On Farm Fertility

We strive to create as much fertility as possible on the farm. Currently, conventional agriculture is heavily dependent on the Haber-Bosch process, which extracts nitrogen from the atmosphere for use in fertilizers. This process is highly energy intensive and dependent on nonrenewable fuels, such as natural gas, which make a substantial contribution to global warming. Organic agriculture derives nitrogen largely from manures and livestock products, such as feathermeal and bloodmeal. As organic crop production grows, as we hope it will, these renewable materials may become very expensive and scarce due to the increased demand. Other fertilizers commonly used in agriculture, such as phosphate, potash, lime, and gypsum are frequently derived from mined materials, some of which are becoming scarce. If humanity is to achieve an agriculture capable of feeding a thousand generations, we must learn to work with limited fertility resources.

The quest for deriving all fertility from the farm itself is a bit like the search for the Holy Grail. At this point, the best Persephone Farm has done is to substantially reduce the need for purchased fertilizer. We have done this largely through the use of cover crops that naturally extract nitrogen from the air and also feed the soil life that converts the soil's inherent fertility into nutrients that plants can use. Livestock, such as our chickens also play an important role in adding plant available foods to the soil. Ultimately, the use of nonrenewable fertilizers will only be eliminated if composted human waste, free of industrial contaminants, is brought back into the agricultural cycle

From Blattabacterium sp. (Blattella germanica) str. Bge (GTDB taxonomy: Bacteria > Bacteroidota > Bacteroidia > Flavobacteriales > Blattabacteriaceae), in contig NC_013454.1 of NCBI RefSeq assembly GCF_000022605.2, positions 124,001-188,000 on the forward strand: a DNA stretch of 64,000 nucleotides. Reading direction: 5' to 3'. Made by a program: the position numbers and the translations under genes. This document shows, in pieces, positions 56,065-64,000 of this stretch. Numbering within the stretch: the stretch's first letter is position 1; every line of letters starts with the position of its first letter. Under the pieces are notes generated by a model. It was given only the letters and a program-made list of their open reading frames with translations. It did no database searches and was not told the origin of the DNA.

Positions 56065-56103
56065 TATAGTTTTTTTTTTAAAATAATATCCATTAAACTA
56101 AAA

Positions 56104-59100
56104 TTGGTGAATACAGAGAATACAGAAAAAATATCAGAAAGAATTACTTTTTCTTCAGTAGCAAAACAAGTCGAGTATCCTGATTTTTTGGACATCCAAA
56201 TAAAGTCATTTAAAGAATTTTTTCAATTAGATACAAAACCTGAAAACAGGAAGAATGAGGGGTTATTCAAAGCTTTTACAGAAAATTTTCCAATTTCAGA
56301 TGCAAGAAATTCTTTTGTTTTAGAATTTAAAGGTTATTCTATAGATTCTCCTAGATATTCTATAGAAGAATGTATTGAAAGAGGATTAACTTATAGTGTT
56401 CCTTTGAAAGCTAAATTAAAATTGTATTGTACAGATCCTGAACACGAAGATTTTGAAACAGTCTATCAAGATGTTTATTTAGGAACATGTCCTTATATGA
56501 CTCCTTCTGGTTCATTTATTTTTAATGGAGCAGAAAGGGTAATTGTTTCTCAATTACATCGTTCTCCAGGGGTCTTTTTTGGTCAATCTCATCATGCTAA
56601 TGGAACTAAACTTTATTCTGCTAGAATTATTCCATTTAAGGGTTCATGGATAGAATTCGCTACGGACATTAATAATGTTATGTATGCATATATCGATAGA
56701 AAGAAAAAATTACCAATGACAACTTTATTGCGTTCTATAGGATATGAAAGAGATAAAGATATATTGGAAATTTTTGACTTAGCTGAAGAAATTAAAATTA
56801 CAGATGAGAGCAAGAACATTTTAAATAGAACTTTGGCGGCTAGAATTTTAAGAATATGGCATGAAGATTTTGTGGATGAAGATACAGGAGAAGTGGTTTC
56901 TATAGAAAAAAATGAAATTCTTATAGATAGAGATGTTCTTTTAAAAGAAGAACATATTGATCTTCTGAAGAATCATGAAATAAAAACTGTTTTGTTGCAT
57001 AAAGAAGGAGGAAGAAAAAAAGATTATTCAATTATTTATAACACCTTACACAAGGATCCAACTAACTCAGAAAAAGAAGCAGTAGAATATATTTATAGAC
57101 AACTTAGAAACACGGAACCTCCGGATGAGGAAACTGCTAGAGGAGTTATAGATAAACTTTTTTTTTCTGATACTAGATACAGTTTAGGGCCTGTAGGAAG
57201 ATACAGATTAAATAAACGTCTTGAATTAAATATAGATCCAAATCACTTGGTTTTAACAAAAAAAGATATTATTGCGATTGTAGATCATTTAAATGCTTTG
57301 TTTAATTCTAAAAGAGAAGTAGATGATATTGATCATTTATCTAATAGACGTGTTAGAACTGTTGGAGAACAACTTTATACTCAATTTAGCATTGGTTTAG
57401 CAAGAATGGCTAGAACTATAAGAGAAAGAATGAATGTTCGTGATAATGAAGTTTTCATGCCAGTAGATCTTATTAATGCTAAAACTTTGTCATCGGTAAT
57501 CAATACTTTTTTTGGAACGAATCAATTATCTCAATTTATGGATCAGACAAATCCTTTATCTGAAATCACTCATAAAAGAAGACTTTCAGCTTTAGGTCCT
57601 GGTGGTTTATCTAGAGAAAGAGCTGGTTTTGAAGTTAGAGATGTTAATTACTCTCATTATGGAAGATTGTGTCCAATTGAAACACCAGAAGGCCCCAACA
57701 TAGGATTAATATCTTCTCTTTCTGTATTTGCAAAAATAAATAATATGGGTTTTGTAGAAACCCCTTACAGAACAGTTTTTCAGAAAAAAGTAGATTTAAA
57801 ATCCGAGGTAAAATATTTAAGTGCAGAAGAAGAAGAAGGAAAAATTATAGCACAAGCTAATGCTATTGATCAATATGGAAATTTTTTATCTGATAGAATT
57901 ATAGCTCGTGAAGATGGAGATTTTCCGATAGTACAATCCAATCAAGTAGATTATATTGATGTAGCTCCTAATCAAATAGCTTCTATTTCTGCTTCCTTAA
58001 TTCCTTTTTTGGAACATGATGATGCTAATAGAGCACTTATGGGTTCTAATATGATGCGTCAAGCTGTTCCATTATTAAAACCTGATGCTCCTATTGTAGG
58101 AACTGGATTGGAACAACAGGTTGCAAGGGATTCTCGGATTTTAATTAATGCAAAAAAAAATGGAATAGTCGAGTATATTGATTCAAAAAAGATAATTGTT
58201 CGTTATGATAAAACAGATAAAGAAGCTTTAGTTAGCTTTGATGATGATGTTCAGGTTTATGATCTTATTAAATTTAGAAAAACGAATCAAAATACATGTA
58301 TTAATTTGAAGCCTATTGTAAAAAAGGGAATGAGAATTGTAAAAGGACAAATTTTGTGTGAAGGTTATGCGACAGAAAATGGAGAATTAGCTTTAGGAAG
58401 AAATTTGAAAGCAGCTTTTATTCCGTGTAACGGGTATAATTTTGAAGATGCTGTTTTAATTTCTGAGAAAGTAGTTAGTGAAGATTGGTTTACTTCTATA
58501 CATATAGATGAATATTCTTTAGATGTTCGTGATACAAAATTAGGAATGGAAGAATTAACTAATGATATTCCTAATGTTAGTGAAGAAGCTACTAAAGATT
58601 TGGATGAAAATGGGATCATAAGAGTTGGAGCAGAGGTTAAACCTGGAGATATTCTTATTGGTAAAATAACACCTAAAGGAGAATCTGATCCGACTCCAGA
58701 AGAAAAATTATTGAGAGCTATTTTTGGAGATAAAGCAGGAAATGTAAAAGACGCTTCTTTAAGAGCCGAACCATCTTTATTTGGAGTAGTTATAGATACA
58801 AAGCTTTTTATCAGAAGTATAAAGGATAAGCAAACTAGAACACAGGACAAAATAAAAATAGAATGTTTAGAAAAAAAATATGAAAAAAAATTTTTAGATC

Cover crop at Persephone Farm.

Cover crop at Persephone Farm.

Chickens on pasture

Chickens on pasture

Crew standing in the sudan grass cover crop

Crew standing in the sudan grass cover crop

Phacelia cover crop

Phacelia cover crop

Chickens forage for greens and seeds amongst crop residue and their intestinal tract converts it into plant available food in the form of manure. Chickens work reasonably well on a farm as small as Persephone, but much of their feed is grown in the Mid West and dependent on the fossil fuel subsidy to bring it to our birds. Given more land, we would use ruminants such as cattle, sheep, and goats who are capable of living off of farm pasture with little or no off farm purchases. Several years of cattle on a pasture can provide substantial fertility for a following vegetable crop.

Chickens forage for greens and seeds amongst crop residue and their intestinal tract converts it into plant available food in the form of manure. Chickens work reasonably well on a farm as small as Persephone, but much of their feed is grown in the Mid West and dependent on the fossil fuel subsidy to bring it to our birds. Given more land, we would use ruminants such as cattle, sheep, and goats who are capable of living off of farm pasture with little or no off farm purchases. Several years of cattle on a pasture can provide substantial fertility for a following vegetable crop.

Clover cover crop

Clover cover crop

Vetch cover crop.

Vetch cover crop.